A common question that arises with federal cases is whether there is a statute of limitations when it comes to white collar crime. The short answer is generally yes, but the actual length of time involved may depend on the crime itself. Let’s explore this topic a little further.
The term “white collar crime” essentially evolved as a term describing non-violent crimes within the business world, usually involving financial transactions. Examples may include computer/Internet fraud, tax evasion, embezzlement of funds, credit card fraud and other kinds of financial fraud. Some white collar crimes may fall under state jurisdiction, but most are felonies that are tried in federal courts.
WHAT IS A STATUTE OF LIMITATIONS?
The idea of a “statute of limitations” came from the notion that the longer the government waits to indict a person for a crime, the less ability that person has to mount a fair defense or to prove his/her innocence. Thus, it’s written into the law that a person can’t be tried for a particular offense after a certain amount of time has passed. Hence, the statute of limitations.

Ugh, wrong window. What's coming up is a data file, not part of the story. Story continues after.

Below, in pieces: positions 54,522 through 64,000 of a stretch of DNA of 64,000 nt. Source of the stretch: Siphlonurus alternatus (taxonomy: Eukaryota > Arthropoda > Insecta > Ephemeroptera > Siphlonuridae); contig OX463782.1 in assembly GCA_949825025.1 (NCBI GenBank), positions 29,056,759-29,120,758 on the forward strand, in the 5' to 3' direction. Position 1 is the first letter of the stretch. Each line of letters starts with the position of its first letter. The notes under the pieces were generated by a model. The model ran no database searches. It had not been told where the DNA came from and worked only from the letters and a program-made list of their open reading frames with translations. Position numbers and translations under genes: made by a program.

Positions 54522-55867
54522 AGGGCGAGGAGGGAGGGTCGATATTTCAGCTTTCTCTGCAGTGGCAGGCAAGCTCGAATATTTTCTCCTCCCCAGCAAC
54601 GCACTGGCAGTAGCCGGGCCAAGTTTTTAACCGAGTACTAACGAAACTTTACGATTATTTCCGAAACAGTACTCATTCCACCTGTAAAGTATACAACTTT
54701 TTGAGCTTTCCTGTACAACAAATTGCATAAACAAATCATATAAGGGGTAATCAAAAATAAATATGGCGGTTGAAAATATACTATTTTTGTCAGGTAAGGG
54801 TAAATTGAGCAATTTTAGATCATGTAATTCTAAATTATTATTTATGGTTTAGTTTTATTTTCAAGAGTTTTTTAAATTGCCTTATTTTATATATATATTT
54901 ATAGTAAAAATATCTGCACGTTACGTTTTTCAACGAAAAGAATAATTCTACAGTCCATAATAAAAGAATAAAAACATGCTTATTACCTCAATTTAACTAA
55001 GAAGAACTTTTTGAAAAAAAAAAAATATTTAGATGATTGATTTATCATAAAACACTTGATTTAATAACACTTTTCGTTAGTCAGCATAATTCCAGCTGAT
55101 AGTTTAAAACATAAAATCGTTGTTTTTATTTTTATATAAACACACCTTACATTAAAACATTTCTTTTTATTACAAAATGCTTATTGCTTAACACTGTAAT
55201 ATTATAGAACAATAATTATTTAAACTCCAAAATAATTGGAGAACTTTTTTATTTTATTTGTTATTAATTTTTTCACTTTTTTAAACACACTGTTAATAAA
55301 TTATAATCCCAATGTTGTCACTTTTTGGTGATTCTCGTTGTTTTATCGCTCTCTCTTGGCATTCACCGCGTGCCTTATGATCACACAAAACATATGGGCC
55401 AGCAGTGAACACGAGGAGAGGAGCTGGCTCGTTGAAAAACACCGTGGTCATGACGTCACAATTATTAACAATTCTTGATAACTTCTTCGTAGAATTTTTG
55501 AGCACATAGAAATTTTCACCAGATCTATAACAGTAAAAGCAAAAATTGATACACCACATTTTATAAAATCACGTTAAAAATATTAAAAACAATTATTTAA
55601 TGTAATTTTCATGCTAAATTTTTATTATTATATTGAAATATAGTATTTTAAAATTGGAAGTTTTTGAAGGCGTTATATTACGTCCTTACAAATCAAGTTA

WHAT IS THE STATUTE OF LIMITATIONS FOR WHITE COLLAR CRIME?
That depends on the type of crime itself. Under federal jurisdiction, the overarching statute of limitations for most offenses is five years. There are, however, exceptions for certain types of crimes (for example, there is no statute of limitations for capital crimes, violent terrorism or sexual abuse of children). In the case of white collar crime, there are a few variations on the statute. Generally speaking, if your alleged crime involves tax evasion or other tax-related offenses, the statute of limitations is 6 years instead of five. In cases of major fraud against the U.S., it is 7 years. In most other cases, it is the typical 5 years.
For more specific information on how the statute of limitations applies to white collar crime in your particular case, contact one of our expert attorneys at the Federal Criminal Law Center.